Presiding Bishop, ecumenical partners offer devotions for upcoming ‘Season of Creation’

Episcopal Church Office of Public Affairs
Posted Jun 29, 2020
Episcopal Church Presiding Bishop and Primate Michael Curry and the leaders of the Evangelical Lutheran Church in America (ELCA), the Anglican Church of Canada and the Evangelical Lutheran Church in Canada have prepared a series of devotions to observe the  Season of Creation 2020 , September 1–October 4.

The season, which begins on September 1 with the World Day of Prayer for the Care of Creation, is a time to join with the global Christian community in renewing, repairing and restoring commitments to God, to one another and to all of creation. For the four churches, it is also a time for strengthening relationships with one another. Through Scripture, hymns, advocacy and action, the weekly devotions, which are designed to be bulletin inserts for each of the five Sundays during the Season of Creation, begin Sunday, September 6, and invite people to live out their vocation as stewards of creation.

“We pray that our actions as stewards of God’s good creation will continue to deepen not only in this season, but for all time,” said The Rev. Elizabeth A. Eaton, presiding bishop of the Evangelical Lutheran Church in America (ELCA). “Even as our relations as churches are not bound by national or ecclesiastical borders, neither is our witness to the One who came to redeem all of creation.”

In addition to Eaton, the devotions were contributed by the Most Rev. Michael B. Curry, presiding bishop and primate, The Episcopal Church; the Rev. Susan C. Johnson, national bishop of the Evangelical Lutheran Church in Canada; and the Most Rev. Linda Nicholls, archbishop and primate of the Anglican Church of Canada.

“I pray that these reflections will open hearts and minds to experience our relationship in and with all of creation in new ways,” said Nicholls.

The first devotion for Sunday September 6 introduces the theme of “Renewing, repairing and restoring,” in which Curry, Eaton, Johnson, and Nichols stress the significance of a collective responsibility in caring for creation. They reflect, “Waking up to matters of climate justice and environmental stewardship are among the most important callings people have today. Over many years, through many voices, our churches have come to a growing conviction that loving our neighbor includes loving Mother Earth as a neighbor.”

“It is timely, relevant and exciting for our churches to join together in prayer, worship and reflection during the Season of Creation,” said Johnson. “With open hearts, minds and souls may we discern new actions and practices to show love for God’s creation.”

Curry said, “In this season of activism as we seek God’s liberating, life-giving love for all, may these prayers and devotions inspire us to care for a world in which all creation can flourish.”

The relations among the four churches have moved more closely toward “mutual recognition,” bringing into mutual relation the Episcopal and ELCA churches through the “Called to Common Mission” agreement in the United States and the Anglican and ELCA churches of Canada through the Waterloo Declaration. A Memorandum of Mutual Recognition (MMR) was approved by both Canadian churches in July 2019. The 2019 ELCA Churchwide Assembly adopted constitutional changes embracing the Anglican Church of Canada, and in November 2019 the Church Council adopted the MMR. One notable feature of the MMR is that it cites the experience of Indigenous people “not divided by national borders established by colonialist power” as grounds for expanding shared life among the churches. Once The Episcopal Church acts, the mutual recognition of the four churches will come into full effect.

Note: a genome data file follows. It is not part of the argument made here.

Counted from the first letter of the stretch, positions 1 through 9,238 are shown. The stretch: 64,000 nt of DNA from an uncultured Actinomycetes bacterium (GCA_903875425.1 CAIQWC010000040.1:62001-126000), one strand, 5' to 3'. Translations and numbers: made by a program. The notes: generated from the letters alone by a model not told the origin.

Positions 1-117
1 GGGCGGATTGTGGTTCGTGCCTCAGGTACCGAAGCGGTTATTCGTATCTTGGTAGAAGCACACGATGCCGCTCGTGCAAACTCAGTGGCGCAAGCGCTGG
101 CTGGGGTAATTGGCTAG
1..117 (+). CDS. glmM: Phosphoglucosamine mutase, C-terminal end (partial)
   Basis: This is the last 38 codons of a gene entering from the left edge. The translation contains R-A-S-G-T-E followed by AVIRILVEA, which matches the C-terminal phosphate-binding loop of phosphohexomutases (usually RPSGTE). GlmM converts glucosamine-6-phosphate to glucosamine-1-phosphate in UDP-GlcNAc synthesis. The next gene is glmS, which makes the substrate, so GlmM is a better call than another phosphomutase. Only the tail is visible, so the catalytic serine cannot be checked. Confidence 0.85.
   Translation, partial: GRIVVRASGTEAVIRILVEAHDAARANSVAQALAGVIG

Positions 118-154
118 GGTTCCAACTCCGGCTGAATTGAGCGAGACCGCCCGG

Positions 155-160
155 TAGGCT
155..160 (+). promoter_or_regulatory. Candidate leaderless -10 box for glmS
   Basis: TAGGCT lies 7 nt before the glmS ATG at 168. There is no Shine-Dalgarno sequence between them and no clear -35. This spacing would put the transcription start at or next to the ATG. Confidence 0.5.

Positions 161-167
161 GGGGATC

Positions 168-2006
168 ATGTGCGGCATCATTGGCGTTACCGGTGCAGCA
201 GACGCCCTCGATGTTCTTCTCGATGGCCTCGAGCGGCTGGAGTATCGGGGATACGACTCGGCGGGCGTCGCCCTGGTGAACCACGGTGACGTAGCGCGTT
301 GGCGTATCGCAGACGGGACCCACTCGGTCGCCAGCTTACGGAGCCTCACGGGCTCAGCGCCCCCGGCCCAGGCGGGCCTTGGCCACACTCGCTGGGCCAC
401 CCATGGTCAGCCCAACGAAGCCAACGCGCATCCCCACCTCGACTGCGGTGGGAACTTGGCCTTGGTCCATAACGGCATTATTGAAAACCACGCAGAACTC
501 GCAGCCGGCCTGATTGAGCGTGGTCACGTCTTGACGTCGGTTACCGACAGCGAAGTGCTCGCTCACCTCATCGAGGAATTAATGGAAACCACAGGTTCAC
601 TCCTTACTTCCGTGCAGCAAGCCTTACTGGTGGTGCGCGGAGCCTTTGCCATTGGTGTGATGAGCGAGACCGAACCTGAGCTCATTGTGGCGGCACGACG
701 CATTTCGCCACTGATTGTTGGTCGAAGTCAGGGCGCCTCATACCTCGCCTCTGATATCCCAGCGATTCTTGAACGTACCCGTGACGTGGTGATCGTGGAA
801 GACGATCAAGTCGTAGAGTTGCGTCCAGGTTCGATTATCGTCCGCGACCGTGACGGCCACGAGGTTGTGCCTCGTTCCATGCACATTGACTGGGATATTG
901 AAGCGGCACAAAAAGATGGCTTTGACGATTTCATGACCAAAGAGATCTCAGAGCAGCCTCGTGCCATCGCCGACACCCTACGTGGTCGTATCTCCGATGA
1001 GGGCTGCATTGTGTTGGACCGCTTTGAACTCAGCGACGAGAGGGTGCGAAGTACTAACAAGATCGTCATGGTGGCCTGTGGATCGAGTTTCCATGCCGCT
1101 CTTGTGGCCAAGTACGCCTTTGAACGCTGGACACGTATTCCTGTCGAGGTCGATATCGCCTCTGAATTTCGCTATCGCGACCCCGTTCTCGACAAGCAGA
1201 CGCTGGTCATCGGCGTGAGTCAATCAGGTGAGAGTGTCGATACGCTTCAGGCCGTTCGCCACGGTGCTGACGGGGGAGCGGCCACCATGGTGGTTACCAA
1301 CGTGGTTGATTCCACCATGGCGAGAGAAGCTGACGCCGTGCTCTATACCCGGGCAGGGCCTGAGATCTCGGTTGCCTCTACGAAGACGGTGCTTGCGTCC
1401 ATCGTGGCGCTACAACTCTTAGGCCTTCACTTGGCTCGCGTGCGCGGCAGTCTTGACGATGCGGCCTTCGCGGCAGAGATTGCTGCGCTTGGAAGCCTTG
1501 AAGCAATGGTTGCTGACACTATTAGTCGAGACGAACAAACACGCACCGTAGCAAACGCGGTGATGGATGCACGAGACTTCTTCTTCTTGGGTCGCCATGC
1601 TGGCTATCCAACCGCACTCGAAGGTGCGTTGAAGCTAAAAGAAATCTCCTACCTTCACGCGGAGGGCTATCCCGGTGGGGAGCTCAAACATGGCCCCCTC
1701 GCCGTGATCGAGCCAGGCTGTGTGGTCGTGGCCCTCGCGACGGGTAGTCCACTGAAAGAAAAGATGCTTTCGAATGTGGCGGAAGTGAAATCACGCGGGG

The Season of Creation devotions are available  here  and  here .
Western New York deanery initiative seeks to keep small, rural churches alive

Posted Jun 26, 2020
[Diocese of Western New York] The Genesee Deanery of the Diocese of Western New York is made up of small towns and small churches that are struggling to survive. Only one of the nine churches in the three-county region between Buffalo and Rochester has an average Sunday attendance of more than 40. Five have an average attendance of 15 or below. But in this collection of rural communities and former canal towns, an experiment is underway that could suggest a path forward for small churches and rural communities across The Episcopal Church.

The Genesee Deanery initiative was first conceived by the Rev. Colleen O’Connor, who, until the end of last year, had been the part-time priest at both St. Mark’s Church in LeRoy and St. Paul’s Church in Stafford. It imagines a deanery team of two or three priests and a deacon who would rotate among six of the eight parishes in the deanery that do not have full-time clergy. The plan would make it possible for all six to celebrate a Eucharist or communion service at least three times each month, in addition to having a steady pastoral presence, and a priest available for emergencies.

“My goal is that these parishes would also participate in congregational development projects, and that the lay leadership can think about how to reach out to the community, about who they are and who God is calling them to be,” O’Connor said. “If survival is not an issue, how do we spread the gospel to our communities? We are not going for megachurches, but to have a vibrant healthy church active in our communities.”